While many persons with multiple sclerosis struggle to perform normal daily activities, an exercise program appears to have a positive effect on MS by bolstering the immune system and reducing inflammation, researchers at the University at Buffalo have shown.
Results presented last October at Experimental Biology 2002, the annual meeting of the Federation of American Societies for Experimental Biology, showed that a 16-week program of resistance exercise lowered levels of several proinflammatory blood components and increased levels of certain anti-inflammatory factors.
The researchers are aiming to test the theory that a program of resistance exercises will lessen the fatigue MS patients experience after the activities of a regular workday and decrease the amount of fatigue that remains the next morning. Exercisers use machines or free weights, concentrating on improving muscular strength, endurance and contraction speed in the arms and legs. If inflammation of nerve tissue plays a major role in MS symptoms, as several studies have implied, reducing inflammation could improve the ability to perform daily activities.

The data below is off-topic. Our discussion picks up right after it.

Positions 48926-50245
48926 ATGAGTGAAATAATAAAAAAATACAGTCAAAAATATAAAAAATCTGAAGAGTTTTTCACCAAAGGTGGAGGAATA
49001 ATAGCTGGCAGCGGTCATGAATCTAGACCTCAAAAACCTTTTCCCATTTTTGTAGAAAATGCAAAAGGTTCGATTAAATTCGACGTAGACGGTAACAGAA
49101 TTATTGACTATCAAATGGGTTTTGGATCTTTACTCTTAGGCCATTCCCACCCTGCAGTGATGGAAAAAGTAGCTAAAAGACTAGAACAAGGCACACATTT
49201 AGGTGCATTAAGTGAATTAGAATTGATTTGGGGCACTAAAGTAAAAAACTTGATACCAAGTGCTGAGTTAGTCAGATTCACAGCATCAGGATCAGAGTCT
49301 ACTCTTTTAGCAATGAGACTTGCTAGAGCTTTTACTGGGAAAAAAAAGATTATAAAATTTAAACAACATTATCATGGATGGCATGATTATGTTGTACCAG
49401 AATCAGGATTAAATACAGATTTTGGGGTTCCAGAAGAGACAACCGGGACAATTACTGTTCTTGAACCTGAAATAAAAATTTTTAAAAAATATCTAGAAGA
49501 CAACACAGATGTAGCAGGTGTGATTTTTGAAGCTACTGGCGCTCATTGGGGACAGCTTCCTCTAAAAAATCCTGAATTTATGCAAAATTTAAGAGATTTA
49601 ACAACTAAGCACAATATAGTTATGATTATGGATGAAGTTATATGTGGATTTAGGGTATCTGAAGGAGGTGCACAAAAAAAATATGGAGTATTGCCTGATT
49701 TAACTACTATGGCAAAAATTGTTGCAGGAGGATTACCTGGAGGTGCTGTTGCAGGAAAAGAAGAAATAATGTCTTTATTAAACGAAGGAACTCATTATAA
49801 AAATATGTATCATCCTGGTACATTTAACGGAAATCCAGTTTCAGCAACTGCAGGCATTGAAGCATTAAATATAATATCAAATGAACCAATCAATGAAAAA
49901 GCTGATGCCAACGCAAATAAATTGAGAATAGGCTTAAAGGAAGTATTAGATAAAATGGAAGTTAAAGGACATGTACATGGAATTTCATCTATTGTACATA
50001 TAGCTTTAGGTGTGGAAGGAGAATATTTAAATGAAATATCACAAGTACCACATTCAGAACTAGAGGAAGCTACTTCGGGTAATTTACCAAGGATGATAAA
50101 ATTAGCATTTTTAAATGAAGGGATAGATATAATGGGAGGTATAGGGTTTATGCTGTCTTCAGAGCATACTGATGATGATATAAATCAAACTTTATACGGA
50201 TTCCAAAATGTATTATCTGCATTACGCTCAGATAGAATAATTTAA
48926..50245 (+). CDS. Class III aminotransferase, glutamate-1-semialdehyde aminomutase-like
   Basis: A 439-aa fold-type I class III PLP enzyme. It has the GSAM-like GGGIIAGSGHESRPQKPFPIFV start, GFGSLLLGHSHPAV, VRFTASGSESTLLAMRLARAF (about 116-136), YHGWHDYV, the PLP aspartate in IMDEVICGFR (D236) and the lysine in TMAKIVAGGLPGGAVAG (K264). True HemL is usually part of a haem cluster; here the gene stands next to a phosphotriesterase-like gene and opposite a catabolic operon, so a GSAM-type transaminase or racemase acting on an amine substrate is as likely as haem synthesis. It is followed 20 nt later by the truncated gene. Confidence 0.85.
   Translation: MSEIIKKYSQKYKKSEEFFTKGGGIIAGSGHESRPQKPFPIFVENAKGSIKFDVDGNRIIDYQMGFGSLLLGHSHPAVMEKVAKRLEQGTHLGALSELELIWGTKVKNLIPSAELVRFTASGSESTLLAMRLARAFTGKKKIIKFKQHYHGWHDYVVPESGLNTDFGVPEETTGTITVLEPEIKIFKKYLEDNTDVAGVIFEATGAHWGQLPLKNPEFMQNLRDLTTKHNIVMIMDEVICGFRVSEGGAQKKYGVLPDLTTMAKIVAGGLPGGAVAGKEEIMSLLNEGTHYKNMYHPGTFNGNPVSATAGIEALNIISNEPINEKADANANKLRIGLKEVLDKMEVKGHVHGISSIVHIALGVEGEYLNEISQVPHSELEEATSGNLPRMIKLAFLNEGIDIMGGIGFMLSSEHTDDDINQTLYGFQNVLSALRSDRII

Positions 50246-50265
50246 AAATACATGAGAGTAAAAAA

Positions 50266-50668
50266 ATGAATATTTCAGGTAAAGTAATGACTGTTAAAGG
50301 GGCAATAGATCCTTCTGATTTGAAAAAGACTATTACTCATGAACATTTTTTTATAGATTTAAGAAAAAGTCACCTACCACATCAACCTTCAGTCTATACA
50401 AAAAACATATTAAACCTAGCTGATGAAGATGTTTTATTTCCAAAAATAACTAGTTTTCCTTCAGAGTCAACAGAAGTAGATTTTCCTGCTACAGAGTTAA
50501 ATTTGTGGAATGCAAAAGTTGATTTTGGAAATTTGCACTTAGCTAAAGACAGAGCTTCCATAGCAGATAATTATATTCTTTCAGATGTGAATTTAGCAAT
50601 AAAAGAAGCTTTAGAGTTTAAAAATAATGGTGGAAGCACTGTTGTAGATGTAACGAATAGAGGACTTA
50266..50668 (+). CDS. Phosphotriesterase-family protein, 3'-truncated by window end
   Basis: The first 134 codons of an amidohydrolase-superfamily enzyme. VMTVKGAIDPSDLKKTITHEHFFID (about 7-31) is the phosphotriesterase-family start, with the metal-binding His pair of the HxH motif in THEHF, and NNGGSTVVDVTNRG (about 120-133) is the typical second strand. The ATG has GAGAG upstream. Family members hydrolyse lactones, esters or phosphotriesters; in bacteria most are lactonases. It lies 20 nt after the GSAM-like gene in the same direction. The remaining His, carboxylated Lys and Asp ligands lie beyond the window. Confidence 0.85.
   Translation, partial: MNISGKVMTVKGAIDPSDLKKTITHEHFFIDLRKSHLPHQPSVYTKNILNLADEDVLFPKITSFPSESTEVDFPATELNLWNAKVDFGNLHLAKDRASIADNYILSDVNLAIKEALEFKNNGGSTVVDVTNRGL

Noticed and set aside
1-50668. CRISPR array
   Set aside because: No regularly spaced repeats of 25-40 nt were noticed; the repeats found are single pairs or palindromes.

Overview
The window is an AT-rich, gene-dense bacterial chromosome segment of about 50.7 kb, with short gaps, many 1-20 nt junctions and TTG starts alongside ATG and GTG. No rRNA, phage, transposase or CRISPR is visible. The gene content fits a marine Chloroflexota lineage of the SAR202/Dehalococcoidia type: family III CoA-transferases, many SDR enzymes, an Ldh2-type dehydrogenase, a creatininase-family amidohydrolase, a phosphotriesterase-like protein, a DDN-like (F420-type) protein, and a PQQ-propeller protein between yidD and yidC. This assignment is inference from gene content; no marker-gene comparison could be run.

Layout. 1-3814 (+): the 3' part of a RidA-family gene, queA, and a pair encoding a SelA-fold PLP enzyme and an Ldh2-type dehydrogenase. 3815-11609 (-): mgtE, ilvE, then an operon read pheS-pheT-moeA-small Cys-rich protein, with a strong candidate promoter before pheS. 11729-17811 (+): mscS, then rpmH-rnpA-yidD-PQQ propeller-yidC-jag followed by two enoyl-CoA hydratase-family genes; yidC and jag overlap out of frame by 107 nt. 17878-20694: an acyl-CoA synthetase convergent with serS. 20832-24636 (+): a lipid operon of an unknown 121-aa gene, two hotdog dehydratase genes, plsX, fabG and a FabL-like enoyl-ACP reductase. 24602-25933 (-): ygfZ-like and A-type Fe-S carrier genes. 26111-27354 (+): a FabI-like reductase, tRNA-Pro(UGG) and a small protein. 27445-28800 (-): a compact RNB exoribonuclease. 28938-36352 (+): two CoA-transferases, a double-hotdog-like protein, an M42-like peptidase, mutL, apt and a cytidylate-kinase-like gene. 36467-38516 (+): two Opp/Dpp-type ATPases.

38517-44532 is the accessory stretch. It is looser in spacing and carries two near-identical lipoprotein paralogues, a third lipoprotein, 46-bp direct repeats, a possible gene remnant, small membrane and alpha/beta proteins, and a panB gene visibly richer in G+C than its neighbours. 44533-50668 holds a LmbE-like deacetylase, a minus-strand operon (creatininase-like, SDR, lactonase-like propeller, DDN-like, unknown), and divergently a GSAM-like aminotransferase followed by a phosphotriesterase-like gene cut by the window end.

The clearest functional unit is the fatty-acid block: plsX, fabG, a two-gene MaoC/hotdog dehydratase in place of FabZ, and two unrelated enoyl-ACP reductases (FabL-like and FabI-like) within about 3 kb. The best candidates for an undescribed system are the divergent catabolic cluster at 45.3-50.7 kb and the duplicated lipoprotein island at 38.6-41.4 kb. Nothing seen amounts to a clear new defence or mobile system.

Blood samples of 13 MS patients were taken before and after the 16-week exercise program. Analysis of samples showed a decrease in proinflammatory cytokines (tumor necrosis factor-(and interleukin 1)) and a significant increase in anti-inflammatory components (interleukins 4 and 6).
"Resistance exercise possibly may induce changes in the bodys immune
function by lowering levels of cytokines and chemokines, which would modulate
inflammation, which in turn would decrease fatigue and improve physical
performance," explained the presenting author.
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